Following his atmospheric production of Britten's The Turn of the Screw for Opera North two years ago, director Alessandro Talevi has decided to bathe Mozart's darkest opera in a fresh light. Comedy, burlesque, funny walks and puppetry are major ingredients of his new production which I must confess I had been anticipating with a degree of trepidation. Talevi has resisted the temptation to create something shocking and outrageous that would have been alien to Mozart and Da Ponte's sublimely crafted opera. The young Johannesburg-born director has instead combined innovation with tradition in a fast-paced production that is likely to appeal to younger opera goers whilst not offending seasoned subscribers.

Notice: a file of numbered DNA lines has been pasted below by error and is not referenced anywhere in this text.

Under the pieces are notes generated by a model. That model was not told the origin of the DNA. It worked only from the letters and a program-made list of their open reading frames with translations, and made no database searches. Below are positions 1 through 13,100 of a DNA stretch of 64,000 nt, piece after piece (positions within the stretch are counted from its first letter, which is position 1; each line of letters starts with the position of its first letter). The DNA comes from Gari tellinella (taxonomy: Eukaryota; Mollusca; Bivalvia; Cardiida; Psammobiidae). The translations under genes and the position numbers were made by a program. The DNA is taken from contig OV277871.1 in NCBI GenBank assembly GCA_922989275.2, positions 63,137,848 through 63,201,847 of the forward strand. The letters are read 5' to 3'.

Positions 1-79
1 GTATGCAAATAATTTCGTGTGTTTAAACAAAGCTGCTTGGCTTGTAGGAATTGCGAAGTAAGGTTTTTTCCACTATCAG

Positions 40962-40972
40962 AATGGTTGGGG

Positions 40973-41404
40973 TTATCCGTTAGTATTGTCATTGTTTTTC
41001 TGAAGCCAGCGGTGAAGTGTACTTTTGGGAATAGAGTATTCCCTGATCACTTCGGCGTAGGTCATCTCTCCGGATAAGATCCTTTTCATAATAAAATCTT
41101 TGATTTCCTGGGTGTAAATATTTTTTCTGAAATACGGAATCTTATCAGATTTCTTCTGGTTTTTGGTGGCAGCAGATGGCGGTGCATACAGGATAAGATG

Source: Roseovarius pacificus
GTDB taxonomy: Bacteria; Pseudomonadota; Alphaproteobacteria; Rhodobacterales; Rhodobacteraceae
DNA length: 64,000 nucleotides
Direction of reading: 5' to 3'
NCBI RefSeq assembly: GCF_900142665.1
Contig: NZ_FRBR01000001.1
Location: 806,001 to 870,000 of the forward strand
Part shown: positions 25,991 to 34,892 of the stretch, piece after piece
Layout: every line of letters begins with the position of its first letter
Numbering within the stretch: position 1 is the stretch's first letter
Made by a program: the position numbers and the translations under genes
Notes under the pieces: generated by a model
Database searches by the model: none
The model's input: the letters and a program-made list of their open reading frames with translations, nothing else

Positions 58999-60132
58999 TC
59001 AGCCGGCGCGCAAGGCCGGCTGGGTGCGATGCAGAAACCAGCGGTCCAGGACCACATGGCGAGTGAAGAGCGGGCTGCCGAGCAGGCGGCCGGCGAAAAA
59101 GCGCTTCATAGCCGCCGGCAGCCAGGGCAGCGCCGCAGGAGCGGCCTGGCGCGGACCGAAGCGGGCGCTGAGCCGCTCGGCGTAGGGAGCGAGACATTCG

Time, place or setting is not specific; Madeleine Boyd's generic set for both acts, beautifully lit by Matthew Haskins, is decorated with portraits of figures in 18th century costumes. During the overture the front piece shows a small picture frame window with heavily embroidered theatre-style curtains. I was immediately reminded of the curtained stage of a Punch and Judy theatre.